Lowering the overtime threshold for farmers, could it backfire?
WATERTOWN, New York (WWNY) - It’s a fight to keep farmers in the state.
New York allows farmers to work 60 hours a week before reaching the overtime pay threshold. But the state wage board is considering lowering that threshold to 40 hours, which is normal in most lines of business.
The idea is to pay farmworkers more. But state officials say the decision could backfire.
“I’ve heard from many, many employees that they just can’t afford to stay in New York if this threshold is lowered. They will leave,” said Assemblyman Billy Jones of the 115th Assembly District.
Assemblyman Jones was speaking at a rally of farmworkers in Peru, New York earlier this week. Jones says the producers won’t be able to afford to pay their employees that much overtime pay. And the employees know it.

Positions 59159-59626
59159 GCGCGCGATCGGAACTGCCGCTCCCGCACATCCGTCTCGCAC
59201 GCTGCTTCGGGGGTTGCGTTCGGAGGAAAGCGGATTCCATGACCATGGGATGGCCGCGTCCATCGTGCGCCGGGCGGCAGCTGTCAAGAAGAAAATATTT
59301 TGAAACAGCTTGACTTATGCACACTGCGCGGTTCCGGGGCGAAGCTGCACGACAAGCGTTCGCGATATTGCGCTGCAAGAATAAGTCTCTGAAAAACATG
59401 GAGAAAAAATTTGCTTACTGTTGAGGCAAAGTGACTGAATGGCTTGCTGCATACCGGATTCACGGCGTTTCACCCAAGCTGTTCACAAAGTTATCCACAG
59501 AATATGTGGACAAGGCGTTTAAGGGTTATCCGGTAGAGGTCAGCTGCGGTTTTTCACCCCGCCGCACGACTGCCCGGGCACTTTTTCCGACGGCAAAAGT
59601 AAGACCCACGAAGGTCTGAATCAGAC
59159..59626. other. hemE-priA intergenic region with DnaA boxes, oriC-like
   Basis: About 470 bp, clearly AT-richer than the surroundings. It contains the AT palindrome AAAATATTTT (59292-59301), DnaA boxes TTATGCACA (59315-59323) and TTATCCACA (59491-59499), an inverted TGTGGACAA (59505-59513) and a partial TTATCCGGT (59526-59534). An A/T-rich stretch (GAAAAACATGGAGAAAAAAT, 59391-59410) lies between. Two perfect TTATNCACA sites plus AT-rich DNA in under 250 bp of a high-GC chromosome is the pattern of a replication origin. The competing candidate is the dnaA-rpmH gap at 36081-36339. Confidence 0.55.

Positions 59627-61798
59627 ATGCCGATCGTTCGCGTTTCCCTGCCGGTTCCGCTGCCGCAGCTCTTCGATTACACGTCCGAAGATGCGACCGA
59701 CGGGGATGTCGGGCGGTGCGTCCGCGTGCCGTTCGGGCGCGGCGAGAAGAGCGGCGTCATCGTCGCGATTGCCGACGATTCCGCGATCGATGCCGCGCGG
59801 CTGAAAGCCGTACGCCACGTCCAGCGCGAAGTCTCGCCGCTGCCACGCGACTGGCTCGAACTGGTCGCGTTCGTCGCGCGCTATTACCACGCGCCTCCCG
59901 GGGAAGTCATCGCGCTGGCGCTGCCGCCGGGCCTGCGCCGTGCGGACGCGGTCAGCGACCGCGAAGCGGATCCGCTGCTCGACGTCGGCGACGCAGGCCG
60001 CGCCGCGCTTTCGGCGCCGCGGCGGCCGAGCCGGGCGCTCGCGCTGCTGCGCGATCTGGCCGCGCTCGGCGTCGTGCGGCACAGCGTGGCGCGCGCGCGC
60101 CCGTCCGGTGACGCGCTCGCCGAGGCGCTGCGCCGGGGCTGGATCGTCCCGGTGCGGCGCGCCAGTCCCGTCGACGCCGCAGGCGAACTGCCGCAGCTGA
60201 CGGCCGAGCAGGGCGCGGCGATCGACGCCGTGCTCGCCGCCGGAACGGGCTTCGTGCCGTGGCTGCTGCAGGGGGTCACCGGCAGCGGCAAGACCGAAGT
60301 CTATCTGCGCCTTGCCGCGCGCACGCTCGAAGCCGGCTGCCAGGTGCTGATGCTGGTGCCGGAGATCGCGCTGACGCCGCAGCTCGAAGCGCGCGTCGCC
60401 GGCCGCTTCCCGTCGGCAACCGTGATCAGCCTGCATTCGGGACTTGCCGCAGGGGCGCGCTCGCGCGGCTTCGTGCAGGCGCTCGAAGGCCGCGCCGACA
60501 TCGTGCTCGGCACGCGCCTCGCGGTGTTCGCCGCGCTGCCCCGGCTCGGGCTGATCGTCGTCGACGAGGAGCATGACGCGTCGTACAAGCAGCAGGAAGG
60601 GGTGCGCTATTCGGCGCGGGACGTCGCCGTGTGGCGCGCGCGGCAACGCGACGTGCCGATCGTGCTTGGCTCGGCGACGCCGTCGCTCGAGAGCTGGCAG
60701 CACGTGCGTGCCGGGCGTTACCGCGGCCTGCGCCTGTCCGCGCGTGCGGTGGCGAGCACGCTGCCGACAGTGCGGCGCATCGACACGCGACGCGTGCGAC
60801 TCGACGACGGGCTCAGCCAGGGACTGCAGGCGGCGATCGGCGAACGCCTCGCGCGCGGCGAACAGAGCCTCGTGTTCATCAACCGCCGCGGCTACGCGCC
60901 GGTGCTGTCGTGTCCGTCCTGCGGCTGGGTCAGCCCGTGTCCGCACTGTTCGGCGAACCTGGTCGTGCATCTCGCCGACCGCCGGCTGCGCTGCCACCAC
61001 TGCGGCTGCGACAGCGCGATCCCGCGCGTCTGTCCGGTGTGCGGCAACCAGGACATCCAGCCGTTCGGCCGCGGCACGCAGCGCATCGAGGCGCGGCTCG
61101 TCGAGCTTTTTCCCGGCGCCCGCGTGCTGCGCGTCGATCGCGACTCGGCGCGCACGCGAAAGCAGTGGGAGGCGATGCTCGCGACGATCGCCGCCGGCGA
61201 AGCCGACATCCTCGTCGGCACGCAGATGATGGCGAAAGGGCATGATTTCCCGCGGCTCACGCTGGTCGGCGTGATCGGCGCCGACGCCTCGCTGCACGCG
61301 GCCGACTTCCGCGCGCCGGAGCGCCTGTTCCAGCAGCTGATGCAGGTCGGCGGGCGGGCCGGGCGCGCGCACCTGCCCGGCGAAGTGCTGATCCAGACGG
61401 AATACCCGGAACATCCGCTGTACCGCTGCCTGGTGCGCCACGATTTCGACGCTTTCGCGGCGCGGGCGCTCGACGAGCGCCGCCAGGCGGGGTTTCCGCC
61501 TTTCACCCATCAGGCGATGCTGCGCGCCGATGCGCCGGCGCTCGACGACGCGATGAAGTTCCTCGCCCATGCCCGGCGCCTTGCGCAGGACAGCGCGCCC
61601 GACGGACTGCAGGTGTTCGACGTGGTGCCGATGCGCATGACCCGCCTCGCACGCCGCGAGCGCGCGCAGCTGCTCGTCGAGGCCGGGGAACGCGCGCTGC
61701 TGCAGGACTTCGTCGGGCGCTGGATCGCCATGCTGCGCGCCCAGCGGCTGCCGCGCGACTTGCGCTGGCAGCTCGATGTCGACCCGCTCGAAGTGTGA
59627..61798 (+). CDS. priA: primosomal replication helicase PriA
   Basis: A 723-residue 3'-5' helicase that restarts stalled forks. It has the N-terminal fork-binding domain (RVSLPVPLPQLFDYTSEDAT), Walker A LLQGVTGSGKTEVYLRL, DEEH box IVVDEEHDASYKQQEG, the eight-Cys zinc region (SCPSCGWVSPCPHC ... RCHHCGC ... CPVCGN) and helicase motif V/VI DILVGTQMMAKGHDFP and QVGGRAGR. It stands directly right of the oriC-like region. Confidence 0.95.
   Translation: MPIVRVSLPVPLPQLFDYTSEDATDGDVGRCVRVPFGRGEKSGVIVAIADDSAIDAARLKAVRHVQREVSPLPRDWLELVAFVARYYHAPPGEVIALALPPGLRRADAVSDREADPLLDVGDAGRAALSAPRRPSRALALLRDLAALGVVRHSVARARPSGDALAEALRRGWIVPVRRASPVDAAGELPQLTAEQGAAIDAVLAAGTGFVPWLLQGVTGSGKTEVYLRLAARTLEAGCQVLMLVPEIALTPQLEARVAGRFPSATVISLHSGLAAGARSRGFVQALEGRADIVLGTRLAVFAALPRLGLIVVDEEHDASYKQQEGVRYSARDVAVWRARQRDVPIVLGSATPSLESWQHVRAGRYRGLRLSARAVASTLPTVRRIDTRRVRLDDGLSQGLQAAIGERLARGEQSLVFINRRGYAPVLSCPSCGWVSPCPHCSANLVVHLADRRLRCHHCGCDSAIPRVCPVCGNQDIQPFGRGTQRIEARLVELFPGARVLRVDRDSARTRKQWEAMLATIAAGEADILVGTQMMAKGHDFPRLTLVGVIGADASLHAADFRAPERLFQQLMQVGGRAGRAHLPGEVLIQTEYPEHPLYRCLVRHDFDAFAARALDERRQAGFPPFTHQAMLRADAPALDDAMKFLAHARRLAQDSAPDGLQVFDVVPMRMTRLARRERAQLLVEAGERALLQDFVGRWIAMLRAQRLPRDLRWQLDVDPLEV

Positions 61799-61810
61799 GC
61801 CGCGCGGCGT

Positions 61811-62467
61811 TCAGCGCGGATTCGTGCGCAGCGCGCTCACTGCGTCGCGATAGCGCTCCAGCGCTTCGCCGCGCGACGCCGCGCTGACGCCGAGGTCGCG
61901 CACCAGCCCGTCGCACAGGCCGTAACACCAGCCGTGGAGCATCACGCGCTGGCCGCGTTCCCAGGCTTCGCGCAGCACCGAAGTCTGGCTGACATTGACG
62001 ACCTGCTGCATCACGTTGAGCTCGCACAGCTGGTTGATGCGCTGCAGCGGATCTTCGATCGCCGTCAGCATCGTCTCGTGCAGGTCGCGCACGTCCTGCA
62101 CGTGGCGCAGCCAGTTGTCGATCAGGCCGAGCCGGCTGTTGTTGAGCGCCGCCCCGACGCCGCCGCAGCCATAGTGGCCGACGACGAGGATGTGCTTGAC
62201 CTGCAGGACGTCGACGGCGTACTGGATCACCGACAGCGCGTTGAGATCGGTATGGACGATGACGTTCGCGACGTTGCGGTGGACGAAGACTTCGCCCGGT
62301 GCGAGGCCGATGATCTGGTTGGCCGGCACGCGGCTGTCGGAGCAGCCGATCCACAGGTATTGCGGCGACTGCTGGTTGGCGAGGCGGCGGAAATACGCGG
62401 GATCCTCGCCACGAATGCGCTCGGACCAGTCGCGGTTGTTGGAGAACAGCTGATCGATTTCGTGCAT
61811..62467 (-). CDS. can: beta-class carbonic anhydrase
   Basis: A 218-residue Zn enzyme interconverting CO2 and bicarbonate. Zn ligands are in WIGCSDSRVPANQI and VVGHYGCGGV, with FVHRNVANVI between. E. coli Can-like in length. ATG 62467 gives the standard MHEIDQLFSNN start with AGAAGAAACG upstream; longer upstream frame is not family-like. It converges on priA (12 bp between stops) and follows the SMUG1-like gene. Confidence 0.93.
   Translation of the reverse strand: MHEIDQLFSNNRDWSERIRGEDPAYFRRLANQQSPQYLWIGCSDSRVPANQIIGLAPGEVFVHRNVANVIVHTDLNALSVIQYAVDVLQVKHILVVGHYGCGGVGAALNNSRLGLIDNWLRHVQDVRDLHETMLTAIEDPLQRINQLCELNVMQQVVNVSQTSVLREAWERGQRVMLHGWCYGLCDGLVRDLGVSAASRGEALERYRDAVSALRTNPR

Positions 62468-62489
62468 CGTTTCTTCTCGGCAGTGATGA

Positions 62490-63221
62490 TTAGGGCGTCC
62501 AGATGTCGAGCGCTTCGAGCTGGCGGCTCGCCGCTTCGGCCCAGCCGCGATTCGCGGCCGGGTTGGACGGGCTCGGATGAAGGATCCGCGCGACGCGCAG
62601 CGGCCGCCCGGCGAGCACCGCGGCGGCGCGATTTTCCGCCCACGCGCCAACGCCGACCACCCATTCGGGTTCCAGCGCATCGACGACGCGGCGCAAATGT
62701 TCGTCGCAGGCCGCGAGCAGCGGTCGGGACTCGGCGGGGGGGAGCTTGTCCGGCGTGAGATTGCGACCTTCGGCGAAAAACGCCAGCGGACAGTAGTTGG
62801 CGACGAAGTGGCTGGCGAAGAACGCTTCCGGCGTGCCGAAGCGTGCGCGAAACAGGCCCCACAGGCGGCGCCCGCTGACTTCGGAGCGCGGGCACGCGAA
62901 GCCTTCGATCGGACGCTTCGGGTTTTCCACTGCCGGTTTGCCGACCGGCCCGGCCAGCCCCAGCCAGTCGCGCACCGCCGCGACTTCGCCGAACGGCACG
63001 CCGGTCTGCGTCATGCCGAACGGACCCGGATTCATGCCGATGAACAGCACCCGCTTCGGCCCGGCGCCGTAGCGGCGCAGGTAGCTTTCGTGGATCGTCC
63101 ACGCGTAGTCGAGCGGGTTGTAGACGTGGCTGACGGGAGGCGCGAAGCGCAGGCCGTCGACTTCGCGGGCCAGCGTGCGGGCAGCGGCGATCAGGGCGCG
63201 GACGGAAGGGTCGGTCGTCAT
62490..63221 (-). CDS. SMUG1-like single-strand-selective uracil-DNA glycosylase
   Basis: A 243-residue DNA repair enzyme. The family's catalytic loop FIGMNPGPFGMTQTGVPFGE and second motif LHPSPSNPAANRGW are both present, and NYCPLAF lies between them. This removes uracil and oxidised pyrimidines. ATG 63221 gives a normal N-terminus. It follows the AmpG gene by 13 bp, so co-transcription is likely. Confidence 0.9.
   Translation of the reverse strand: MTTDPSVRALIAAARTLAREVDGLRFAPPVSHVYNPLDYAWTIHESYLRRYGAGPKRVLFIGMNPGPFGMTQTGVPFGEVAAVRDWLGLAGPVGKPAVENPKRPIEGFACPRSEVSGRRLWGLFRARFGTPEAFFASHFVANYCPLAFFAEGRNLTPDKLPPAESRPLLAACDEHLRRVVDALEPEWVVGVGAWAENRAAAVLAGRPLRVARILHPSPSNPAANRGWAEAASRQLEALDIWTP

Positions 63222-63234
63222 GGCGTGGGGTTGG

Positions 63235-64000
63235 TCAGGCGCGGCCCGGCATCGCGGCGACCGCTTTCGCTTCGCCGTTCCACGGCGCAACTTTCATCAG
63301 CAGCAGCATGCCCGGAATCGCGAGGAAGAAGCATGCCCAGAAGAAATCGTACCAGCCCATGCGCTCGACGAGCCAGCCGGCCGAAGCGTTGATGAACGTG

“They’re going to go to another state that doesn’t have these regulations,” said Senator Dan Stec of the 45th Senate District.
Stec also points to temporary H-2A workers. He says New York will lose out on the foreign workforce.
“We are going to be chasing the people that are willing to do the difficult work of farming away to other states that don’t have this threshold,” said Stec.
A report by Farm Credit East claims that lowering the overtime threshold to 40 hours would raise the labor costs about $264 million per year across the state. That’s about a 42% increase.
Senator Stec says the ripple effects could cause the price of local products to skyrocket.
“There’s going to be a crate of New York apples and a crate of Washington apples. And the New York apples - they may taste a lot better than Washington apples, but they cost twice as much as a Washington apple, you’re going to have a lot more Washington apples being bought and sold in Washington state,” said Stec.
The New York State Wage Board will discuss the issue more later this year.
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